Transitions Abroad Home. Transitions Abroad Home.  
Travel Work Living Teach Intern Volunteer Study Language High School

Working in Italy

Jobs in Tuscany and Umbria

A town square in Arezzo, Tuscany, where working is possible.
Piazza Grande in Arezzo, Tuscany. Photo © Transitons Abroad.

I have lived in Tuscany for over five years in Arezzo and the smaller town of Chiusi (Siena). My friends back home always ask me how to find employment in Italy. Let's be upfront: Finding work in this beautiful but often complicated and bureaucratic country takes work. You really have to be innovative with your ideas because of red tape. The best advice I can give is to think creatively and explore all options. I won't discuss how you can get a job at a multinational firm in Italy, such as a transfer to an Italian bank, but rather how to work independently as an entrepreneur for smaller companies.

Of course, you will need all your work papers in proper order to prepare your tax returns and plan to earn your income in Italy. Italian tax laws are complicated, and you should seek an accountant or commercialista to help you.

Should you choose to be an independent consultant, you should always have a written contract binding both parties. You can draft the contract in English. Requesting a small deposit upfront for any work is also wise. The deposit is usually authorized if the client is serious about the work you will render and about paying you.

Self-Employment Visa and Digital Nomads in Italy

Digital nomads and remote workers worldwide have been able to work 6 months out of the year in Italy, but at most 90 days consecutively, per EU regulations. While the promised Digital Nomad Visa is being rolled out as with other European countries such as Portugal, there is another path to employment in Italy that can help you live and work in Tuscany, Umbria, or anywhere in Italy: The Italian Self-Employment visa, which can be renewed. Once in the country, options sometimes open up. Companies may agree to sponsor you if you are technically inclined.

What to Know to Work for Italian Companies

There are several possibilities for someone who wants to work in Italy. Our most significant advantage is our ability to speak English fluently. It has opened many more doors for me than the MBA I possess.

Know Your Regions in Italy

Employment in Italy is regionally oriented, and the best research you can do before coming to Italy is to study the region where you plan to work. Ask yourself the following questions: What is the primary industry (ies) that this city or town is involved with? For instance, the city of Arezzo is Italy's gold jewelry manufacturing capital, and it has hundreds of big and small jewelry companies that export and may be looking for fluent English speakers. What is the up-and-coming industry or company of this town? News events will steer you toward new health spas, museums, facilities, tourism offices, etc. What is the history, culture, and attitude of the townspeople? Are they open to foreigners? What products do they excel in producing? For instance, the towns of Montepulciano and Montalcino are famous wine-producing centers with numerous companies that export to the U.S. These could be excellent venues for English-speaking people.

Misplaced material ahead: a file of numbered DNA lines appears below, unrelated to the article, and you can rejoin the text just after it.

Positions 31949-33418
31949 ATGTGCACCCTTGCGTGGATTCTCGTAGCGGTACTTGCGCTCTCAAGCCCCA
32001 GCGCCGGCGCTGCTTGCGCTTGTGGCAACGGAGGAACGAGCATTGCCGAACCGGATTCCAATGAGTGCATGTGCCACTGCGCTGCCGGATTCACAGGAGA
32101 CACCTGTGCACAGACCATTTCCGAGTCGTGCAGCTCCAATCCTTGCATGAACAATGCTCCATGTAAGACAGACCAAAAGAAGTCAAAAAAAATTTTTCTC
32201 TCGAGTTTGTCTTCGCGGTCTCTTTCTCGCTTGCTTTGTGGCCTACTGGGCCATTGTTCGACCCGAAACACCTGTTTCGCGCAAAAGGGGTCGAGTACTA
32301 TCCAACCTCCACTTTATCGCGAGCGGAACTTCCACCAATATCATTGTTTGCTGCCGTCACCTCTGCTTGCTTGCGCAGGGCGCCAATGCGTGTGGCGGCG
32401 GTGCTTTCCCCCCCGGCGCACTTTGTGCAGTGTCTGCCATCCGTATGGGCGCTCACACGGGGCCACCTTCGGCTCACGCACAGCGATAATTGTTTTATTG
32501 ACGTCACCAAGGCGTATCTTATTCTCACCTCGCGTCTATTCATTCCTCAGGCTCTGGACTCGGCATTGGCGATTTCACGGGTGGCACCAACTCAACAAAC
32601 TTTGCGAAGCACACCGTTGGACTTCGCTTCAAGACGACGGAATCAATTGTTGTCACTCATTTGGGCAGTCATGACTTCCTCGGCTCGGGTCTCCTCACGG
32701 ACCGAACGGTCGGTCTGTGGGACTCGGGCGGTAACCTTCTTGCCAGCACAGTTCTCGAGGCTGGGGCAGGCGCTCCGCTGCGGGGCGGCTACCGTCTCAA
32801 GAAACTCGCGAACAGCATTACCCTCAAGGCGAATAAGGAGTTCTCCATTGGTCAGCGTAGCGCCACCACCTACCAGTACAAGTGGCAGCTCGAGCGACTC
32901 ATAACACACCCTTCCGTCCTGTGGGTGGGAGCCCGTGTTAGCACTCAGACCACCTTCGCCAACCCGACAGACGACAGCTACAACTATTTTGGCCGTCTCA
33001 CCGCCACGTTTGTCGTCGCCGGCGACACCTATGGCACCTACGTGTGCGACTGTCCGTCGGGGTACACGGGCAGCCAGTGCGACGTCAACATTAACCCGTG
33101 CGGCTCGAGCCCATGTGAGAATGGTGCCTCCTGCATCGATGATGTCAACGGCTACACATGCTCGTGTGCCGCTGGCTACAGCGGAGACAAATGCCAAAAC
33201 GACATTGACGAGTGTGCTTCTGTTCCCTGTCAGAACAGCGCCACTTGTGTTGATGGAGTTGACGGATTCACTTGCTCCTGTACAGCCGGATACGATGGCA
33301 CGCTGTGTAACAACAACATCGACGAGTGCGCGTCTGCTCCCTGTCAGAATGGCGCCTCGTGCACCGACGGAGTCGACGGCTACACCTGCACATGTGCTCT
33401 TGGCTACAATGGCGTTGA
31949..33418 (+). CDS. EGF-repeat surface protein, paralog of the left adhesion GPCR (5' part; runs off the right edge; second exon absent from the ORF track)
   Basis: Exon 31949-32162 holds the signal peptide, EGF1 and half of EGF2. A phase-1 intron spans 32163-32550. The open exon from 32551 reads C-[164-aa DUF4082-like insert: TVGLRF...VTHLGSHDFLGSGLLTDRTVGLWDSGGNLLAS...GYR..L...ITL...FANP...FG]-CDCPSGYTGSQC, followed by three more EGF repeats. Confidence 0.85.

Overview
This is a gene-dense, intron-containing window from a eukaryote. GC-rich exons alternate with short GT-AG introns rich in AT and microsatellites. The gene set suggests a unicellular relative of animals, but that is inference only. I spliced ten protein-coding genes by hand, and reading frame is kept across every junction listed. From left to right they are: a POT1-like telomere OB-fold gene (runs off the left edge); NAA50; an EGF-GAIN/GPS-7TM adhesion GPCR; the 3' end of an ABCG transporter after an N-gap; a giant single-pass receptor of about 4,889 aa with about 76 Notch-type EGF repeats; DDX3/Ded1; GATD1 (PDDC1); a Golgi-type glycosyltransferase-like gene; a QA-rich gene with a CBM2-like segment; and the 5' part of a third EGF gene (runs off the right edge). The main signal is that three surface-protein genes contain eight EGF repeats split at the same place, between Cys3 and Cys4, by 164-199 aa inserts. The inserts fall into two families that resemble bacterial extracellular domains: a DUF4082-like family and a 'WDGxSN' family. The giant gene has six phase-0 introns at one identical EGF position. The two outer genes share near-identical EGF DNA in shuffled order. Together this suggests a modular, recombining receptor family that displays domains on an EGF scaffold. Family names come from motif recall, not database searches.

A landscape in Tuscany.
A typical landscape in Tuscany. Photo © Transitions Abroad.

Tourism and Tourism-Related Jobs

In Tuscany and Umbria, there are hotels, inns, bed and breakfast establishments, agriturismo (farm holiday homes), vacation villas, thermal spas, and restaurants that are always looking for fluent English-speaking people who are computer and internet literate to fill positions as reception desk clerk, management personnel, telephone operators, chambermaids, doormen, waiters, waitresses, etc. These establishments are also looking for people to find foreign clients who are willing to pay a good commission on sales.

It is of great help to contact the local tourist boards for each town you are interested in to get a complete listing of the tourist establishments in the area. You can visit Regione Toscana for tourist board information. On this website, you can find lists of agriturismi or farm holiday homes, wine associations, and health spas. Go to for more dedicated listings of agriturismi.

Finding employment is more than just a numbers game; you should analyze which organizations or sectors in your area need someone with your background and abilities. For instance, I found that numerous companies need local native English speakers to assist in their services: cooking tour groups, walking and bicycle tours, painting and art schools, ceramic schools, etc. Many of these are owned and run by American companies. Your role could be booking, guiding tours, or managing the groups and itineraries.


Teaching English still remains one of the best employment possibilities. There are two options: teaching privately or teaching at a language school. Many schools require a TEFL license; however, I found a few that did not. I used my town's local Yellow Pages, contacted all the language schools, sent a resume, and then paid an in-person visit. Companies appreciate meeting candidates in person as they feel more comfortable speaking face to face.